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David Preen, Brian Dawson, Carmel Goodman, John Beilby and Simon Ching

The purposes of this investigation were first to determine the impact of 3 different creatine (Cr) loading procedures on skeletal muscle total Cr (TCr) accumulation and, second, to evaluate the effectiveness of 2 maintenance regimes on retaining intramuscular TCr stores, in the 6 weeks following a 5-day Cr loading program (20 g · day−1). Eighteen physically active male subjects were divided into 3 equal groups and administered either: (a) Cr (4 X 5 g · day−1 X 5 days), (b) Glucose+Cr (1 g · kg−1 of body mass twice per day), or (c) Cr in conjunction with 60 min of daily muscular (repeated-sprint) exercise. Following the 5-day loading period, subjects were reassigned to 3 maintenance groups and ingested either 0 g · day−1, 2 g · day−1 or 5 g · day−1 of Cr for a period of 6 weeks. Muscle biopsy samples (vastus lateralis) were taken pre- and post-loading as well as post-maintenance and analyzed for skeletal muscle ATP, phosphocreatine (PCr), Cr, and TCr concentrations. Twenty-four hour urine samples were collected for each of the loading days and last 2 maintenance days, and used to determine whole body Cr retention. Post-loading TCr stores were significantly (p < .05) increased in all treatment conditions. The Glucose+Cr condition produced a greater elevation (p < .05) in TCr concentrations (25%) than the Cr Only (16%) or Exercise+Cr (18%) groups. Following the maintenance period, muscle TCr stores were still similar to post-loading values for both the 2 g · day−1 and 5 g · day−1 conditions. Intramuscular TCr values for the 0 g · day−1 condition were significantly lower than the other conditions after the 6-week period. Although not significantly different from pre-loading concentrations, muscle TCr for the 0 g · day−1 group had not fully returned to baseline levels at 6 weeks post-loading. The data suggests that Glucose+Cr (but with a much smaller glucose intake than currently accepted) is potentially the most effective means of elevating TCr accumulation in human skeletal muscle. Furthermore, after 5 days of Cr loading, elevated muscle TCr concentrations can be maintained by the ingestion of small daily Cr doses (2-5 g) for a period of 6 weeks and that TCr concentrations may take longer than currently accepted to return to baseline values after such a Cr loading regime.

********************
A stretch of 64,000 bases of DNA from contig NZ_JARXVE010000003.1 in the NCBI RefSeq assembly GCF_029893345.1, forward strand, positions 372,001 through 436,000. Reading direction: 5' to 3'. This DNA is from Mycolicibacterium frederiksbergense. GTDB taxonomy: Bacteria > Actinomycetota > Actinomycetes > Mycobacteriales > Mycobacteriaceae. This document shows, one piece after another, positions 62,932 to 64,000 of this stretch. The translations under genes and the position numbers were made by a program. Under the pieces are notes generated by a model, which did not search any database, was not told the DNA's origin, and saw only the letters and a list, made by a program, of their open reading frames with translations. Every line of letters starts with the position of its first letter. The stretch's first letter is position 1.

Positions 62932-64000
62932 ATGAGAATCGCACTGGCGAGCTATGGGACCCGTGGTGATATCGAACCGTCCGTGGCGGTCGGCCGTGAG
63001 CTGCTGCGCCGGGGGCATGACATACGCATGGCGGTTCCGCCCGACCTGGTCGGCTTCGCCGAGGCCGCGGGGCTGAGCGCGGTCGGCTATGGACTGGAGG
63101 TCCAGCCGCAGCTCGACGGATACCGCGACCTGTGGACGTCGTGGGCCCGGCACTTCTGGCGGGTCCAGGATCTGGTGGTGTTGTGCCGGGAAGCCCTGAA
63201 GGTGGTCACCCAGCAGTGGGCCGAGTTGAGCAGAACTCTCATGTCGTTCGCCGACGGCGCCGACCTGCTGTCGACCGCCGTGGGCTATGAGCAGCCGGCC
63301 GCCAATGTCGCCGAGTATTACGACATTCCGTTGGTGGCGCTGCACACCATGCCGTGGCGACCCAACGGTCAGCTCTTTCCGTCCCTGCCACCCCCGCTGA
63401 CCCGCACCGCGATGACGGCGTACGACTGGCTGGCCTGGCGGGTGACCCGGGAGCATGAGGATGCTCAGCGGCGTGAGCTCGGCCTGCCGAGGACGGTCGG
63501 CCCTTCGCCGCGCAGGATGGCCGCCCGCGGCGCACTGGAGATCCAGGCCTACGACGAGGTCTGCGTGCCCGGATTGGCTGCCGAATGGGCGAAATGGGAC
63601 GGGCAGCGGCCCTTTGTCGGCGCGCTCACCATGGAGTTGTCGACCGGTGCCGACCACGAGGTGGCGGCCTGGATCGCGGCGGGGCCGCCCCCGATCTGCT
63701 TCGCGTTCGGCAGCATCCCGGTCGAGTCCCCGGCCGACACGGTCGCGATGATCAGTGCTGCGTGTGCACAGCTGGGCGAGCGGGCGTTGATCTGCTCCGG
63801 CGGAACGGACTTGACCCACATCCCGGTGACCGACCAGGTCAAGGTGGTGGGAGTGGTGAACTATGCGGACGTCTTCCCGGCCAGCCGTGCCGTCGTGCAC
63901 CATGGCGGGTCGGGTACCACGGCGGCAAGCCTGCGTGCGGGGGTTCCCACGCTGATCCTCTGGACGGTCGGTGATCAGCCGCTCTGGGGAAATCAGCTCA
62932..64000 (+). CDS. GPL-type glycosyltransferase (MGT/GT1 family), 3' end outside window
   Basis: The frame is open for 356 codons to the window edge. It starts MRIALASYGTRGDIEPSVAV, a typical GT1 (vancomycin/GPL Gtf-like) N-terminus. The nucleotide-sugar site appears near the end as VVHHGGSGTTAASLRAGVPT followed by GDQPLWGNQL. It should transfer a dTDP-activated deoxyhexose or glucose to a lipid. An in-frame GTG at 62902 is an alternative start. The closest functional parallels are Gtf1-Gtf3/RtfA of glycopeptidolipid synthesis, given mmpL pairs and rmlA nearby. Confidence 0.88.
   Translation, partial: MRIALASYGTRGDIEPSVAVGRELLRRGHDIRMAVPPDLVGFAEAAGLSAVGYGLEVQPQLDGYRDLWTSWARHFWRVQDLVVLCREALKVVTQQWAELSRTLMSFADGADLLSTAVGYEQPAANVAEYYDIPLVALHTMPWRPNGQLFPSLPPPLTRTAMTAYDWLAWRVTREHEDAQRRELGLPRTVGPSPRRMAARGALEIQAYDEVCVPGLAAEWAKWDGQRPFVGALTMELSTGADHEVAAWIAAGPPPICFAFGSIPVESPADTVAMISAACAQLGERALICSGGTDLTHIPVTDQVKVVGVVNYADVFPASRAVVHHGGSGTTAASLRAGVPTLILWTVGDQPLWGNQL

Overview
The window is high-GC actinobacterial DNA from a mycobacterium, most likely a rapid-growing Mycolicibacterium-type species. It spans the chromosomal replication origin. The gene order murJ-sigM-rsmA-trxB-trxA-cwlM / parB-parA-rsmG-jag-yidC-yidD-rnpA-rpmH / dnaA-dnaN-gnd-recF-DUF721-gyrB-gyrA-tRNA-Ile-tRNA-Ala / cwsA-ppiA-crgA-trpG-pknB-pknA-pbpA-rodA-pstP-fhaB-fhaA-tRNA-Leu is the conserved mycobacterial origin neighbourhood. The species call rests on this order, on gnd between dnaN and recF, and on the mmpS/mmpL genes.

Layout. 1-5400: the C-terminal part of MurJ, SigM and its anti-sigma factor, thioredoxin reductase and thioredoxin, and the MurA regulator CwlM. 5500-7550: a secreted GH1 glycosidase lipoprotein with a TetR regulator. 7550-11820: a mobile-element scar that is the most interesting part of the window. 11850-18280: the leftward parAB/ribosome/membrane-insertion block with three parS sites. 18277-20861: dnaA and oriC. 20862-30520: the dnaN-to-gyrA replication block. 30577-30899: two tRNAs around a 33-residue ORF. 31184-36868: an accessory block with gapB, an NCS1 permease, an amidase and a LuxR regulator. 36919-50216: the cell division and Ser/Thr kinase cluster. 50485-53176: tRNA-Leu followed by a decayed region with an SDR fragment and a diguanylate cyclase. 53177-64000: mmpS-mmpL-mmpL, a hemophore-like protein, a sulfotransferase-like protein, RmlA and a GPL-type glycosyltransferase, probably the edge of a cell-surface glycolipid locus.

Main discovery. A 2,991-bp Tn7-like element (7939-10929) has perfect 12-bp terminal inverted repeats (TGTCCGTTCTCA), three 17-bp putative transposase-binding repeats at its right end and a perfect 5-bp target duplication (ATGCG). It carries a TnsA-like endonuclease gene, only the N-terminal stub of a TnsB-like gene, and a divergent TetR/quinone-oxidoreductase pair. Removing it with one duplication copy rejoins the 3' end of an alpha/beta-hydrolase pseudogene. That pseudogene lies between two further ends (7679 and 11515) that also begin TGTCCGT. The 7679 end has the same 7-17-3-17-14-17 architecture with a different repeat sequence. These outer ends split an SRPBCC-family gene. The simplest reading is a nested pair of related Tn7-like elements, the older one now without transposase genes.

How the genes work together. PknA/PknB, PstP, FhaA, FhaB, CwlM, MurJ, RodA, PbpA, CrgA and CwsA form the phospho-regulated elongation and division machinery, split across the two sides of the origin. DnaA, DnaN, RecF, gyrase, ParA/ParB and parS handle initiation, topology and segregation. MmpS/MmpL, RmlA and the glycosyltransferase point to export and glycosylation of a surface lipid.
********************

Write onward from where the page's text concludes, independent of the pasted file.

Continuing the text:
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Xiaocai Shi and Dennis H. Passe

The purpose of this study is to summarize water, carbohydrate (CHO), and electrolyte absorption from carbohydrate- electrolyte (CHO-E) solutions based on all of the triple-lumen-perfusion studies in humans since the early 1960s. The current statistical analysis included 30 reports from which were obtained information on water absorption, CHO absorption, total solute absorption, CHO concentration, CHO type, osmolality, sodium concentration, and sodium absorption in the different gut segments during exercise and at rest. Mean differences were assessed using independent-samples t tests. Exploratory multiple-regression analyses were conducted to create prediction models for intestinal water absorption. The factors influencing water and solute absorption are carefully evaluated and extensively discussed. The authors suggest that in the human proximal small intestine, water absorption is related to both total solute and CHO absorption; osmolality exerts various impacts on water absorption in the different segments; the multiple types of CHO in the ingested CHO-E solutions play a critical role in stimulating CHO, sodium, total solute, and water absorption; CHO concentration is negatively related to water absorption; and exercise may result in greater water absorption than rest. A potential regression model for predicting water absorption is also proposed for future research and practical application. In conclusion, water absorption in the human small intestine is influenced by osmolality, solute absorption, and the anatomical structures of gut segments. Multiple types of CHO in a CHO-E solution facilitate water absorption by stimulating CHO and solute absorption and lowering osmolality in the intestinal lumen.

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Manuel Trinidad-Fernández, Manuel González-Sánchez and Antonio I. Cuesta-Vargas

the first use of this methodology in humans. This study aimed to evaluate a new, minimally invasive method of tracking internal and external rotation of the scapula using ultrasound imaging combined with the signal provided by a 3-dimensional electromagnetic sensor and to assess the reliability of

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Kevin Deschamps, Giovanni Matricali, Maarten Eerdekens, Sander Wuite, Alberto Leardini and Filip Staes

, Alexander RM . The spring in the arch of the human foot . Nature . 1987 ; 325 ( 6100 ): 147 – 149 . doi:10.1038/325147a0 10.1038/325147a0 3808070 9. Farley CT , Glasheen J , McMahon TA . Running springs: speed and animal size . J Exp Biol . 1993 ; 185 : 71 – 86 . PubMed ID: 8294853 8294853